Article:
Thursday, 23 January 2014

The motives of politicians


It is common for us to question the motivation of those who hold a different view. We are too seldom prepared to accept honest or honourable reasons - whether ideological or practical - for that person to wish to do something we would not do.

And the more passionate our commitment to the cause, the more we are unable to accept that someone simply doesn't agree with us or that this disagreement is principled not cynical or driven by some sort of base motive.

So it is with public service reform. I have read some of the thousands of comments, tweets, facebook posts and carefully crafted infographics that impugn the decisions of government. Rather than, for example, accepting that private sector options in delivering health are used because people believe it will lead to better health outcomes, we get the accusation that ministers do it because of personal gain.

And rather than see that reforming welfare helps make work pay and can improve peoples lives, we're told that those proposing change are uncaring or, worse, are motivated by 'hatred of the poor'. Instead of seeing the point (you're not obliged to agree with it) that the prospect of a life on welfare is something to be discouraged, we're fed stories of how changes are proposed to "punish" the poor or the sick.

There may be the occasional person whose motives are questionable but I don't believe the motives of current ministers are anything but decent and honourable. At least not in policy decisions. Nor for that matter do I think that the motives of ministers in Gordon Brown's government - a tragic train crash of ignominious failure - were anything but decent and honourable. I just think they were wrong.

Too much of our discourse is conducted on the basis of trying to destroy the reputation of decent men and women trying to do what they think is the right thing to do. We poke around at where they went to school, at who they are married to, at their friends and at things they might have done twenty or thirty years ago at university. We make sweeping statements - "Tories don't care", "Labour hates business" - as the basis for our arguments without realising how petty, how shallow and, frankly, how nasty it makes us seem.

You're welcome to point out when I have done this - I'm sure I have - and to suggest on this basis that I am a hypocrite. But in the end, if we are to have a politics that people think worthy of respect, we need to try and deal with policy choices on the assumption that the reasons for doing them are decent and not motivated by venality, greed or base political advantage.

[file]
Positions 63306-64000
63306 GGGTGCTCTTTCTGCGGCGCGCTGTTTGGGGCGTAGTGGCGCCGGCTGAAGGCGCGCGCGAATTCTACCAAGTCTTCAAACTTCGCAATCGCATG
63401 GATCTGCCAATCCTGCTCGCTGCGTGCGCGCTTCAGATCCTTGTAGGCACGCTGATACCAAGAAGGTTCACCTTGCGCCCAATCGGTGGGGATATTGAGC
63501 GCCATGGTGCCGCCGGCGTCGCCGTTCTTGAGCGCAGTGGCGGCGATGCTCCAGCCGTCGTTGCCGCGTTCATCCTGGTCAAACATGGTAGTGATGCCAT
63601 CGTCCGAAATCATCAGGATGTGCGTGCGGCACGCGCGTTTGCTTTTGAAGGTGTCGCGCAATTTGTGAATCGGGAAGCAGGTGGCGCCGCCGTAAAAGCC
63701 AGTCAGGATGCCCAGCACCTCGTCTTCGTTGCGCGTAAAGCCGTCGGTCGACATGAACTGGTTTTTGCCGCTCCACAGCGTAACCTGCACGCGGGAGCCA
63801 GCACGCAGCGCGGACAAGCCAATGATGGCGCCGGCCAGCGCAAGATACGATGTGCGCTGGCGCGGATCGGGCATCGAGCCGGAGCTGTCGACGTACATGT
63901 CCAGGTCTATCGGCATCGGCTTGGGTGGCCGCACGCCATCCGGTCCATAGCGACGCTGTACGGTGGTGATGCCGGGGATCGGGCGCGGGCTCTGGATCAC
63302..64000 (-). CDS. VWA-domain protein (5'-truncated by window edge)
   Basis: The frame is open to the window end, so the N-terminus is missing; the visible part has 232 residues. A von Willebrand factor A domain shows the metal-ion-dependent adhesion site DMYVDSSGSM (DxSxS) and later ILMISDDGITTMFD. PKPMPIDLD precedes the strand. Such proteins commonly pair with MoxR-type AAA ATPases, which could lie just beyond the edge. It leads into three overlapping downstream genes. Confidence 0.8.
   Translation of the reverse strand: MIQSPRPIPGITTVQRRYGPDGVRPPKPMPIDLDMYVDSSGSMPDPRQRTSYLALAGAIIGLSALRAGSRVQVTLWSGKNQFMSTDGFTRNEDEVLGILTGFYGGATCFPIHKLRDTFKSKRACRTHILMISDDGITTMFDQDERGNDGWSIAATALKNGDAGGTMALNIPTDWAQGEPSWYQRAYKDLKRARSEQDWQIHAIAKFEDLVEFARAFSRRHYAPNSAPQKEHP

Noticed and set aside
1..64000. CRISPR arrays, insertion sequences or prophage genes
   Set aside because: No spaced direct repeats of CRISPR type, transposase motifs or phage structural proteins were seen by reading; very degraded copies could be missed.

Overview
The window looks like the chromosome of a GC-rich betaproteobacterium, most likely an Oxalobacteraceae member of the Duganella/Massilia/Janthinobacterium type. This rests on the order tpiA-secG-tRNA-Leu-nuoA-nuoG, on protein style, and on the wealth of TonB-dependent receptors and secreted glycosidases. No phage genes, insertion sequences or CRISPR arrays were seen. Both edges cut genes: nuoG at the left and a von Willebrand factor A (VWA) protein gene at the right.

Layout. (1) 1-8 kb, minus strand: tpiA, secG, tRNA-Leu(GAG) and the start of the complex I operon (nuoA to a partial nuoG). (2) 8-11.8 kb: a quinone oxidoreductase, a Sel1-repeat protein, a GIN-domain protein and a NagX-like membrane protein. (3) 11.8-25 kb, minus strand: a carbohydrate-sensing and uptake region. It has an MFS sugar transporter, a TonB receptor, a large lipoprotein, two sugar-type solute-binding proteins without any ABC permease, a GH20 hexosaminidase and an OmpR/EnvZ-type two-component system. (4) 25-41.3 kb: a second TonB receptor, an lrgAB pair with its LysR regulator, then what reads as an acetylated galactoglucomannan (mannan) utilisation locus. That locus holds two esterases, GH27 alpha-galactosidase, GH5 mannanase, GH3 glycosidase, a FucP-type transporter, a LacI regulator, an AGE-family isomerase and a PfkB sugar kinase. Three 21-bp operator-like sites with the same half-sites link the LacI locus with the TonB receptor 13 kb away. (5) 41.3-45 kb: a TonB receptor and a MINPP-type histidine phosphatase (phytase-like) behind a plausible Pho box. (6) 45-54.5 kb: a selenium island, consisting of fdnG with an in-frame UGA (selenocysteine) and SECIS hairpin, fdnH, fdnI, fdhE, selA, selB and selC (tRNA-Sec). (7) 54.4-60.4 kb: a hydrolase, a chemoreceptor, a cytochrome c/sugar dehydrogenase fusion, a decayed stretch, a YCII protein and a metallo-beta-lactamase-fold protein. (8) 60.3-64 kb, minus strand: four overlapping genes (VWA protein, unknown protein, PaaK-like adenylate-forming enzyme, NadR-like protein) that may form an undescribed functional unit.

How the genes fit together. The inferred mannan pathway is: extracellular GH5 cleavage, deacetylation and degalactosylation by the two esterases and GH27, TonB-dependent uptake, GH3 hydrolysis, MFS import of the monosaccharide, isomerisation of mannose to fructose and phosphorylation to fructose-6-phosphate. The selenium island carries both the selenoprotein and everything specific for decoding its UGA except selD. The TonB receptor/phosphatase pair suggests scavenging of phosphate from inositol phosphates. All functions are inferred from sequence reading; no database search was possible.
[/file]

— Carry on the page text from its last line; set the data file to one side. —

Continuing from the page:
Tom said...

Very noble, but isn't it how we got into this mess? Those who devote their political lives to seizing the product of others work to spend on their own objectives (or to buy their supporters' votes) are thieves no less wicked for their political disguise.

Should we really applaud the good intentions of those who have turned honest workers into time share slaves, spending half their lives in forced labour to support a profligate state? And who never stop arguing to take more and more? People who have debased, infantilised and lured into dependence millions of their fellow men at all levels of society, including many owners of businesses that serve the state or those in big corporates that have used its monopoly of violence to create barriers to entry for would be competitors?

Sometimes evil has to be named even if, by its nature, it cannot be shamed. By the way, such villains will lie and defame you regardless so you are wasting your time appealing to their better nature. They don't have one. They have turned the very name of your party into a term of abuse, so that for many you have lost your argument as soon as you identify yourself. How can you be so soft on such people or so naive as to believe they can be persuaded to be soft on you?

Surreptitious Evil said...

Ah, yes. Conviction politicians versus the venial and mendacious.

From within, you are talking to people you work with and probably like and even, in extremis, actually agree with. People are generally well wired to assume the best of people until you are proven wrong.

From the outside, we see incompetence and error, theft and corruption, scandal and petty intrigue. Some of this is media needed "news" to report and mistaking "of interest to the public" with "in the public interest".

As you said, the previous administration was "a tragic train crash of ignominious failure". If this is the best that the political class have to offer, is it any wonder that the electorate are either reaching for the piano wire or for another large bottle of high-proof apathy?

With the current government, the over-ridingly successful media meme is that they are a bunch of out of touch millionaires (not pointing out, of course, that this applies more to the LDs than the Tories). The various posturing and grubby compromises that are a necessary part of coalition government are alien to the British - both media and voter. I suppose the closest we have is the interminably delayed collapse of the Major government over the EU (although that was slightly more principled than, say, anything involving Vince Cable.)

To be honest, I'm less bothered about utter integrity in my politicians than I am about basic competence. Get them to start showing some of the latter and I, personally, couldn't give a stuff about how rat-arsed people get in the conference bar (or whose rooms people end up in.) But, then, I'm an actual liberal.

I would point out that one of the problems for the majority of the current soft-right soft-liberal government is the tagline "Conservative". Which is generally expected to be neither as soft-right as this lot are and, for much of the base, far less liberal.